At the request of the Mayor, D.C. Council Chairman Phil Mendelson introduced Bill No. 21-826, the "Constitution of the State of New Columbia Approval Amendment Act of 2016." The Council held two public hearings on the bill. The first was on Tuesday, September 27, 2016 and the second was on Thursday, October 6, 2016. Video of the September 27, 2016 hearing can be found at http://126.96.36.199:8080/DCC/September2016/09_27_16_COW.mp4.
Chairman Mendelson announced at the end of the October 6, 2016 that he had introduced a resolution, PR21-0913, the "Constitution and Boundaries for the State of New Columbia Approval Resolution of 2016," on Wednesday, October 5, 2016. The resolution contained the text of the constitution as approved by the Statehood Commission on June 28, 2016. However, instead of the boundary between the new state and the federal distirct approved by the Statehood Commission on June 28, 2016, and then amended in two places on September 14, 2016, the metes and bounds of the boundary were those proposed by John Loikow, a professional geographer and cartographer. He had analyzed the boundary approved by the Statehood Commission and prepared a commentary of the proposed metes and bounds, the issues some parts raised, and offered alternative wording.
To see the boundary he proposed, go to Boundary Between the Seat of Federal Government and the New State below.
On October 18, 2016, the Council marked up this resolution, instead of Bill 21-826. As a result, only one reading (vote) on the resolution, instead of two on the bill, was required. The original resolution can be found at: http://lims.dccouncil.us/Download/36406/PR21-0902-Introduction.pdf. The Council also made a number of amendments to the Constitution. The constituion as amended by the Council can be found at http://statehood.dc.gov/sites/default/files/dc/sites/statehood/publication/attachments/Pre-enrolled-Constitution.pdf and also as the "Pre-enrolled Version of the Constitution Approved October 18, 2016" below.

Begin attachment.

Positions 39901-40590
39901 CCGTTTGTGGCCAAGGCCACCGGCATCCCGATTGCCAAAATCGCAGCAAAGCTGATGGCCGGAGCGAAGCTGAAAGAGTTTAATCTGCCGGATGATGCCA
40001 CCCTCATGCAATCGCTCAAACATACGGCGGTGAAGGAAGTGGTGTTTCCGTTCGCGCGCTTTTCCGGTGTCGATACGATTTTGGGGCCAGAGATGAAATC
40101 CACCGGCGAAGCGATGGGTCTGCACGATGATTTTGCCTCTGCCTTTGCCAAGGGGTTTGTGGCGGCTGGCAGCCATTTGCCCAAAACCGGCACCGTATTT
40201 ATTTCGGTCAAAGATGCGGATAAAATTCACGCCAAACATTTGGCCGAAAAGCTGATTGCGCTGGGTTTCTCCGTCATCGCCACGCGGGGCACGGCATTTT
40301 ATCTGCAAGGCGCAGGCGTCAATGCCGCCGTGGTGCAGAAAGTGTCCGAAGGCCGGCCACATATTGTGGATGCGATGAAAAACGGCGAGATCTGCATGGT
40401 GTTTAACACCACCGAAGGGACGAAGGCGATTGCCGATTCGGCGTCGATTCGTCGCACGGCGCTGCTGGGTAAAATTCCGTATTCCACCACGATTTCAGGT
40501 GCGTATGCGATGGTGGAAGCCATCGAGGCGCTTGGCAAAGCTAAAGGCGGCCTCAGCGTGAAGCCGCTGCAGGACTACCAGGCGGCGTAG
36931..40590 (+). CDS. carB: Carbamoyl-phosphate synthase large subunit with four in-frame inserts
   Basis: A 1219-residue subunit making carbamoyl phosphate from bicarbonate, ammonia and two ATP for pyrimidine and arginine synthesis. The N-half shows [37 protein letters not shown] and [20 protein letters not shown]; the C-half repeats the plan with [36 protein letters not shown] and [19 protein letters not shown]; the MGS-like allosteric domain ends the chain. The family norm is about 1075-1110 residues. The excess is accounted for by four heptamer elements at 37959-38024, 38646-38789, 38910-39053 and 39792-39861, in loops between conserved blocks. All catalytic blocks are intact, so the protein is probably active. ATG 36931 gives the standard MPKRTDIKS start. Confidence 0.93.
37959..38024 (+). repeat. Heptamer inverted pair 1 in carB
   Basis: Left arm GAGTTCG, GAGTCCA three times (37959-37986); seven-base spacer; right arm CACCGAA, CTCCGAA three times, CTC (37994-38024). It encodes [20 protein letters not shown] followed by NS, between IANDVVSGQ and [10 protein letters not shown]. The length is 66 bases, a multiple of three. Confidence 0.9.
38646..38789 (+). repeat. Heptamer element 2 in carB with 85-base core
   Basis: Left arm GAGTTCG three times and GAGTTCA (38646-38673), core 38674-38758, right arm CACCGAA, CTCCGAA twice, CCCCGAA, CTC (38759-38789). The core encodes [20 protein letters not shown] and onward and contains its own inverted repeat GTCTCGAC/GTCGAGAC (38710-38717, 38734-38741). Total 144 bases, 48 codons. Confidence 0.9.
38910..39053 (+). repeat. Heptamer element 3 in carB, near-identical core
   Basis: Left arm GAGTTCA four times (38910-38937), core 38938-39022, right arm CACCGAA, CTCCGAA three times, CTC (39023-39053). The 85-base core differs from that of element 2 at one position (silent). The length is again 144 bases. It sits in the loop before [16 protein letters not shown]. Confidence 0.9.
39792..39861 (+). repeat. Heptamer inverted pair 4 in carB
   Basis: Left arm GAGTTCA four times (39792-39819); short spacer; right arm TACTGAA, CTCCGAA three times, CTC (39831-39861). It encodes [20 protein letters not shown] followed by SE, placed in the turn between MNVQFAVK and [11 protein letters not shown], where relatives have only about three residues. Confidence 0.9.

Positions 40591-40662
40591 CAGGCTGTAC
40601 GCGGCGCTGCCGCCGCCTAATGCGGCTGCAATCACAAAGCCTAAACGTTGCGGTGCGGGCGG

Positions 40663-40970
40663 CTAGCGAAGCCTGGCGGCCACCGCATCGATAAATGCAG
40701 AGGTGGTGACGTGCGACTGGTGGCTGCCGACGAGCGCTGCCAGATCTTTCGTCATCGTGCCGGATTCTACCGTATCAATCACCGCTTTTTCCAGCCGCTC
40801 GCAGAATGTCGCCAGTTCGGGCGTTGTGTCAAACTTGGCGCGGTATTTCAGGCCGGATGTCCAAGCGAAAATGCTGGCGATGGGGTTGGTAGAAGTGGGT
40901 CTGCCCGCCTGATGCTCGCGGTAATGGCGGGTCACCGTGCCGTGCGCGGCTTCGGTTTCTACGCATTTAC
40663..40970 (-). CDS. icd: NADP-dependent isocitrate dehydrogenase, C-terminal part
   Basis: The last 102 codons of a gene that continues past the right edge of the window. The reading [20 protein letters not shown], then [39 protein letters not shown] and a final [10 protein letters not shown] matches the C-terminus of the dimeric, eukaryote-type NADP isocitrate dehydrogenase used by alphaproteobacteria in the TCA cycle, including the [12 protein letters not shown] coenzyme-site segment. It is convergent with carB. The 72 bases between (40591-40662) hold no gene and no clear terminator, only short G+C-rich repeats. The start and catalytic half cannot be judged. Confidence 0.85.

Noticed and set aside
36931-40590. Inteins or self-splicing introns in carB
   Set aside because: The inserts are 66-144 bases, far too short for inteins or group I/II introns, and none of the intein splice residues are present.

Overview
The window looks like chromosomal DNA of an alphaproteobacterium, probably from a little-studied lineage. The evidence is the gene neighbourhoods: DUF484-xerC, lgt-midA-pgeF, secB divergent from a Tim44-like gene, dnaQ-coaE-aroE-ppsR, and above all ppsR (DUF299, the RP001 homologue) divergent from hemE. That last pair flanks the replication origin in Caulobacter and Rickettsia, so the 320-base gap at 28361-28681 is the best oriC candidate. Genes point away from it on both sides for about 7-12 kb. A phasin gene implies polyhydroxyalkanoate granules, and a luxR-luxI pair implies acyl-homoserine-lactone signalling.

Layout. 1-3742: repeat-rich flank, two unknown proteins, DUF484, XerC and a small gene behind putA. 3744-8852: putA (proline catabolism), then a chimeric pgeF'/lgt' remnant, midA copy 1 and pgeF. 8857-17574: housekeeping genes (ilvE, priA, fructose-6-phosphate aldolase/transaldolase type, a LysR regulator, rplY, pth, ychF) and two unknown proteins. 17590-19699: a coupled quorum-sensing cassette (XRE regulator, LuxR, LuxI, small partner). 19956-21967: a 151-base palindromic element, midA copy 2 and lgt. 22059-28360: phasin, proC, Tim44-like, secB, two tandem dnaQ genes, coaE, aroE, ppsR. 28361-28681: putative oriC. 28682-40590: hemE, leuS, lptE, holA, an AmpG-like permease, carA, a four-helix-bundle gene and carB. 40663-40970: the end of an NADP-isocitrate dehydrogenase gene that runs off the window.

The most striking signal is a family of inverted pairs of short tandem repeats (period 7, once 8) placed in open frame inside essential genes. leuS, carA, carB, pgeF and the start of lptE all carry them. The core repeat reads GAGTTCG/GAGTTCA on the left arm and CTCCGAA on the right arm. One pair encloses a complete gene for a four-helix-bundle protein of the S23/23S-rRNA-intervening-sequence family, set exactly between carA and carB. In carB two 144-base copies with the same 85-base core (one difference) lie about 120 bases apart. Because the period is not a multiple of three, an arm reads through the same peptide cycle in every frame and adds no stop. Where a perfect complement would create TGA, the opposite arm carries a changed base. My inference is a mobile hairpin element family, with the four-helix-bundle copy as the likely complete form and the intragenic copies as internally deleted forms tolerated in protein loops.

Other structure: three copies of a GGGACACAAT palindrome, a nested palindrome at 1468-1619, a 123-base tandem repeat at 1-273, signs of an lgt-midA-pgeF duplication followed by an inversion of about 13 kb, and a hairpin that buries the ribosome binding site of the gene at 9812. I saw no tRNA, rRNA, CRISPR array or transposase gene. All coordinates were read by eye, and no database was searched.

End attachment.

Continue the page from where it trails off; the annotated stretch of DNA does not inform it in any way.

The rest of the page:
See the articles below on the Council's action on July 12, 2016 to approve the referendum language, the hearings on September 27 and October 6, 2016, and the Council's action on October 18, 2016 to approve Resolution PR21-0913, which includes new metes and bounds for the boundary between the new state and the federal district and an amended constitution. See D.C. Council Passes Resolution on State Boundary and Constitution below for press coverage of the Council's action on the resolution.
See above for what the Council should be working on now to prepare for statehood.